You may decide to adjust your thesis or conduct additional research to ensure that your thesis is well supported. The steps of a research project often overlap and repeat. They are not sequential or separate from each other.

    Drafting Your Project

    Now you are ready to compile your research findings, your notes, and other research with your critical analysis of the results in a first rough draft. This will likely be a messy draft, and that's OK.

    The idea at this stage is to start to draw all of your thoughts and new-found expertise into a somewhat cohesive whole. You can always revise later. Your goal in almost any research project is to find out the answer to your research question. You will incorporate source materials into your paper and discuss each source thoughtfully in relation to your thesis (the answer to that question) or purpose statement.

    It is important to pay close attention to standard conventions for citing sources in order to avoid plagiarism, which is the practice of using someone else's words without acknowledging the source. Later in this chapter, you will learn how to incorporate sources in your project and avoid some of the most common pitfalls of attributing information.

    Revising and Editing Your Project

    If you commit to the process of drafting a little every day and drafting as you research, you'll find that the project will get less messy as you begin to understand how the new information you know helps you understand the topic and your questions about it.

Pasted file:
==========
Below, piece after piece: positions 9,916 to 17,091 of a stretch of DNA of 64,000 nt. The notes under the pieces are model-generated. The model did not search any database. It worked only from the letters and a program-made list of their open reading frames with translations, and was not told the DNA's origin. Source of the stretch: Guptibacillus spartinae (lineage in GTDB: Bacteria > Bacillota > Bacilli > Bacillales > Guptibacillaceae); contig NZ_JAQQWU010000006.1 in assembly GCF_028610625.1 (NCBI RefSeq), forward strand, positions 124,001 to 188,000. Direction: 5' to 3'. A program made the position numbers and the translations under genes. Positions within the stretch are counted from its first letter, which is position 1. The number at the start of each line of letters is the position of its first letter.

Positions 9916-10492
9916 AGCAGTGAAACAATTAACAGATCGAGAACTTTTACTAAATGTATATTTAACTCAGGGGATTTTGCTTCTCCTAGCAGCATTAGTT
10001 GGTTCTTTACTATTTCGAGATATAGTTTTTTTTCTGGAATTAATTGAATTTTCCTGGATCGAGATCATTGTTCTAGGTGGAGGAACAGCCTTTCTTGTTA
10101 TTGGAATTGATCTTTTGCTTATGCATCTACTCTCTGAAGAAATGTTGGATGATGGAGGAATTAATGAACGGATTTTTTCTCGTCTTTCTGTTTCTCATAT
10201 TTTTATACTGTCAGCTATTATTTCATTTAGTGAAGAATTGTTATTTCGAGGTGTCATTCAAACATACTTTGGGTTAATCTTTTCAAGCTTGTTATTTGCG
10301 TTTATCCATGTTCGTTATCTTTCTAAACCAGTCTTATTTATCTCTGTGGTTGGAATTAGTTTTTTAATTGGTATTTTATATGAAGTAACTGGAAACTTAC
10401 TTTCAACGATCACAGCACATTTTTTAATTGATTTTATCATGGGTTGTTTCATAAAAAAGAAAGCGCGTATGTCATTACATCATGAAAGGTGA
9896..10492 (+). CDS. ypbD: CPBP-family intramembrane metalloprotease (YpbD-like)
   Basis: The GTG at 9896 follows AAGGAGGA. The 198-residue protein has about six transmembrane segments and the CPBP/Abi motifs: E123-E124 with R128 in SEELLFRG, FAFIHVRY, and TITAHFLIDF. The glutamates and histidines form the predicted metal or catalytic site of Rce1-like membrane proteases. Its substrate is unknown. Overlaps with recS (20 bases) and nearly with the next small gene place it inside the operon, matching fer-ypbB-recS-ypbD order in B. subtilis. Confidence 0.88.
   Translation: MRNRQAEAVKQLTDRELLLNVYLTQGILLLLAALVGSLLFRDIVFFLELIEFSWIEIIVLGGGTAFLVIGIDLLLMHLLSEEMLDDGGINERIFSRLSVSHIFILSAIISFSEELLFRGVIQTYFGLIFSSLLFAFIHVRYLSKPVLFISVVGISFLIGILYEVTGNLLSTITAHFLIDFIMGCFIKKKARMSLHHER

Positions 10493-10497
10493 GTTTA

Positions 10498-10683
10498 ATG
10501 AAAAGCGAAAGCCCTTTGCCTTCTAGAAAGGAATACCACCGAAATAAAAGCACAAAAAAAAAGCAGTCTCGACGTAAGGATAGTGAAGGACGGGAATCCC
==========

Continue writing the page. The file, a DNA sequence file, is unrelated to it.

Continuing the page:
You might reorganize your paper's structure or revise for unity and cohesion, ensuring that each element in your paper smoothly and logically flows into the next. You will also make sure that your paper uses an appropriate and consistent tone.

    Once you feel confident in the strength of your writing, you will edit your paper for proper spelling, grammar, punctuation, mechanics, and formatting.

    When you complete this final step, you will have transformed a simple idea or question into a thoroughly researched and well-written project of which you can be proud.

    A Final Note

    Writing a good research project takes time, thought, and effort. Although this assignment is challenging, it is manageable if you commit to the process: write to understand what you want to know (answer your research questions), write as you learn more (understand your research), and write to share what you know (share that expertise with your audience). This will help you develop a thoughtful, informative, well-supported research project.

    • Was this article helpful?